It's the old adage, stop and smell the roses. Breathe in and enjoy the immensity and miracle of existence. The Hollies once sang, "All I need is the air that I breathe, Yes to love you.." It's the Zen of the now and the ever unfolding dance of the universe. The most putrid nihilistic and non-life affirming view of the world is absent in this type of transcendence. Hubris is quelled and the soul is exuberant in the mystery of life.
4. Focus shifts from selfhood to well-being of others
At the core of self-transcendence is really this idea. Letting go of your own personal ego and spreading your love, acceptance and caring to a greater cause or person. The trait of "will to-meaning," is in a sense the precursor to this much bigger trait. Once you're actively building your self transcendent worldview, you can go on and find that which means more to you.
5. Change for motivation of values
Motivation shifts from an emphasis on the outer to the inner. Intrinsically motivated people do something because it's morally right in some universal sense. Caring for others and loved ones isn't because of some exterior game-play motivated idea, but because it's what you're doing for its own sake.
True self transcendence is never a reciprocal instrument to get something on or over somebody else. It's the truest form of self-sacrifice that disregards self-interest for a higher ideal or greater good.
6. A steady stream of elevated emotions
States of natural bliss, ecstasy and existential awe are usually found within self-transcended people. They may just smile at what seems like the incredibly mundane and understand the inherent complexity within the most simplest of things. This type of trait makes them less prone to be angry at the fleeting annoying minutiae we're all exposed to on a daily basis. A zen laugh erupts from those who have life-transforming experiences on the regular.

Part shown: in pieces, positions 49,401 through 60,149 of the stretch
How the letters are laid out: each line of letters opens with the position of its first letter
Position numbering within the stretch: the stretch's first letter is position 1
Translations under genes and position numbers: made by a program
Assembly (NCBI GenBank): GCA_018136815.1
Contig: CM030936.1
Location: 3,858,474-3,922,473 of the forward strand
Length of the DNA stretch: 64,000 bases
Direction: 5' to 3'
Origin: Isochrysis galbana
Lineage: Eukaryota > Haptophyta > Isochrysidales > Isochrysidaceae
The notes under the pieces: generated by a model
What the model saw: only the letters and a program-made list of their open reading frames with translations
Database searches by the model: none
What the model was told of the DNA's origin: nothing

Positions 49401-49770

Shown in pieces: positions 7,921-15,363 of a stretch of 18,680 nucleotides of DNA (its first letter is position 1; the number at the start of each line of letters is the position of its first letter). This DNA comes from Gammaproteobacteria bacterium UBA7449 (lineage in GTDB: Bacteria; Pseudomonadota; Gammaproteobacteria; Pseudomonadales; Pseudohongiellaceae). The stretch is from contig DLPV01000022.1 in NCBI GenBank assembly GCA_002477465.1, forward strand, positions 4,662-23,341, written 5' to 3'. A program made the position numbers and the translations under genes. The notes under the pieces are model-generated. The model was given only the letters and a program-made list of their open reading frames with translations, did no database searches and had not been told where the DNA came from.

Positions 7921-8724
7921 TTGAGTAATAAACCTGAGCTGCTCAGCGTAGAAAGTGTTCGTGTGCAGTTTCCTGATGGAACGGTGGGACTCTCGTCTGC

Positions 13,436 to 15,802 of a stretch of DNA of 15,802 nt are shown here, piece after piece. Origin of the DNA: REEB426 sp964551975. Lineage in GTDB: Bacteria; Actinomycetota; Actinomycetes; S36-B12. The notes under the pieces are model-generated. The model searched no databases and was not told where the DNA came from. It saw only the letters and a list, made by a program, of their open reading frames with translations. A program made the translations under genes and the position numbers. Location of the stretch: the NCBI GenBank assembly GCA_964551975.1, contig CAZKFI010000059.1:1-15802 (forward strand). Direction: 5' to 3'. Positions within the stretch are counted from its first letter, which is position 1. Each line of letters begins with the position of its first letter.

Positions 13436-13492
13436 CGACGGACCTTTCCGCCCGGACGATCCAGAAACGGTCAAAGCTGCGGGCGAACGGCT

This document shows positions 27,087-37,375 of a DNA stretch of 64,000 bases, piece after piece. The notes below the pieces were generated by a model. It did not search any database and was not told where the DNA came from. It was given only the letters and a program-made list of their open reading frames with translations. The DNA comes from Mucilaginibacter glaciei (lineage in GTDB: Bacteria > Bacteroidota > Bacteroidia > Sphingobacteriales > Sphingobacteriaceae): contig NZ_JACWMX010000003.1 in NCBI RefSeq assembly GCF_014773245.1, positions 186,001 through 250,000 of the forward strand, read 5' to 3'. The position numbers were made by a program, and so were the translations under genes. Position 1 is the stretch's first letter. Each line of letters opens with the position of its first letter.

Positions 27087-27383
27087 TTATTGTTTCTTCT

7. Morally concerned for others
There is a greater concern for an individual's moral code when taking into account decisions or pursuits. These kinds of morals will differ as they're still subject to cultural or theological based moral laws. Although, you'll find those with this trait are more likely to hit upon values and ethic systems that transcend the boundaries of upbringing.
If you cloned yourself perfectly, would the clone have the same mind? At the heart of this question is an investigation into what – and where – consciousness is.
Consciousness is one of the big questions humanity longs to have answered. What makes us human? What is the experience of consciousness that we all feel exists intuitively, but that we have no evidence-based theory to explain — and also where is it? There are many schools of thought on the topic. Philosopher Alva Noë says consciousness isn’t in the brain, and that looking for it there is like "trying to find the dancing in the musculature of the dancer or trying to find the value of money in the chemical composition of the dollar bill." Then there are philosophers and neuroscientists who believe that consciousness is caused by neuronal oscillations, and that it’s contained in the brain. For some, it originates there but it could also be an emergent energy or vibration that goes beyond our bodies. There is no proof either way, and until there is, Bill Nye personally takes the molecular view. Do you agree that our physical, chemical brains are the beginning and end of consciousness?
Bill Nye's most recent book is Unstoppable: Harnessing Science to Change the World.